However, you could also place their savings into a high-interest savings account with a bank. This may be particularly helpful for older kids and teens so they can practice spending, saving, and banking like adults. 

Help them understand monthly bank statements while also earning interest on their savings. If the visual is helpful, you can create a chart or graph depicting the growth of their savings over time. 

Help Them Create and Follow a Budget

As your child grasps more financial responsibility concepts, you can help them make their own monthly budget. They can use their budget to estimate their monthly earnings (based on the work they’ve been doing and logging), plan what they can afford to buy, how much they should save for big purchases, etc. 

They can even be responsible for their own monthly bills or expenses – for example, my son has Roblox premium, and it’s his responsibility to ensure he has the fund available to cover the monthly subscription cost every month. 

It’s a good idea to start doing a monthly budget with your child as soon as they are mature enough to understand the concepts behind the budget. Budgeting and financial wellness are crucial skills that many adults struggle with.

Tracking & Paying Your Child’s Earnings

You need to put a system in place that will make it easy to track which chores your child completed and how much they’ve earned. This system should be simple enough that your child can look it over and understand it well.

You’ll also need to decide if you’ll get them a debit card to use or pay the their allowance in cash. 

I recommend using cash for younger children because it helps make the concept of money more “real”, but using a debit card helps older kids and teens build financial skills they’ll need in adulthood.

Teaching Responsible Online Behavior

In the digital age, responsible money management includes online behavior. 

Some things you should educate your child about when it comes to financial learning and online behavior:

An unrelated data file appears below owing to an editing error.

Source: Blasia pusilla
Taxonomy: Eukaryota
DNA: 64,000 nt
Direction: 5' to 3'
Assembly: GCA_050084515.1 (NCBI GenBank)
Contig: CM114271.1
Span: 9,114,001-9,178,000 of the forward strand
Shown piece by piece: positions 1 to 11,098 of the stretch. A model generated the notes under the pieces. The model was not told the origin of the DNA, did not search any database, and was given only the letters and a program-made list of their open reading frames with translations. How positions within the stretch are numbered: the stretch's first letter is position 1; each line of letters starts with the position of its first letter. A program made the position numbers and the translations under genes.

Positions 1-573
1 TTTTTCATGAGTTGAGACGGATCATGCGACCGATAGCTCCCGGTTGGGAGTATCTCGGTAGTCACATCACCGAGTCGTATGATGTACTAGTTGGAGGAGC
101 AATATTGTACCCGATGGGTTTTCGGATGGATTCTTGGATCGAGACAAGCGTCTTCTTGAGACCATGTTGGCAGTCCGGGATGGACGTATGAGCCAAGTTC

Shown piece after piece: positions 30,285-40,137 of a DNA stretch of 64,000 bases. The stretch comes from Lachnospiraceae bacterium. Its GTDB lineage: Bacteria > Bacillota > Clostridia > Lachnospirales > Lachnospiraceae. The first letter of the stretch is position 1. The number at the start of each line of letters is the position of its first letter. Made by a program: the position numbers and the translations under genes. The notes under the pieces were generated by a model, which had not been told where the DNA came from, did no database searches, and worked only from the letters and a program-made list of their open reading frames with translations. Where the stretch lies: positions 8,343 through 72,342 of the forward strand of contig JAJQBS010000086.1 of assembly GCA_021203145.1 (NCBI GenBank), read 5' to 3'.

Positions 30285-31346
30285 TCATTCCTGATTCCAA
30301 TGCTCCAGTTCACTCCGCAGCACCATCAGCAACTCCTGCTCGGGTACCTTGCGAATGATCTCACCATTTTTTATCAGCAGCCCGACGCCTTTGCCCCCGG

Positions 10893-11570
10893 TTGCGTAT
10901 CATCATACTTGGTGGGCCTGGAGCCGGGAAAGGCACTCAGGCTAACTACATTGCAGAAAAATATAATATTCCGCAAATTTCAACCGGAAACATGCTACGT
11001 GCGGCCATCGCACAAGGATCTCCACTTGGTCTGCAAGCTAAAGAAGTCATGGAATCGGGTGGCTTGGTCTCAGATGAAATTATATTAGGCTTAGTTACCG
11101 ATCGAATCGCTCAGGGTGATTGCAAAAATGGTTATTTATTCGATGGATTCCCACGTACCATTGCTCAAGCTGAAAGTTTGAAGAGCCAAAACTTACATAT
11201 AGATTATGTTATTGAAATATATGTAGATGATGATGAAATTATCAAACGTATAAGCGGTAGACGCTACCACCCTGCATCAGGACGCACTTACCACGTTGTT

• Online banking basics: Show them how to check balances, track transactions, and set up automatic transfers for saving.
  • Online Shopping: Guide them through the process of safe and responsible online shopping, including verifying sellers and reading reviews.
  • Secure Websites: Show them how to recognize secure websites (https://) when making online purchases and transactions.
  • Phishing Awareness: Educate them about phishing scams and how to identify suspicious emails or messages.
  • Checking Statements: Teach them to regularly review bank and credit card statements for any unauthorized transactions.
  • Value Comparison: Show them how to compare prices, read labels, and make informed purchasing decisions.
  • Investing: As they mature, introduce them to the basics of investments and how money can grow over time.

Tips for Financial Learning Success: 

  • Monitor Progress and Celebrate Achievements: Keep track of your child’s financial milestones, whether saving a specific amount or successfully budgeting for a month, and regularly acknowledge their efforts and progress. 
  • Allow Mistakes: Let your child make small financial mistakes. These experiences provide valuable learning opportunities and encourage responsible decision-making.
  • Keep it Simple: Break down complex financial concepts into simple terms that are easy for your child to grasp. Avoid overwhelming them with too much information at once. Build up to more complex concepts over time.
  • Encourage Questions: Create an open environment where your child feels comfortable asking questions about money. Address their queries patiently and provide clear explanations.
  • Use Practical Experiences: Take advantage of everyday experiences to teach financial lessons, such as comparing prices while shopping or discussing utility bills.

Teaching kids and teens with ADHD to be financially responsible requires patience, creativity, and a tailored teaching approach. 

By integrating financial education into their daily lives and considering their unique needs, you can empower them to develop crucial money management skills with life-long benefits.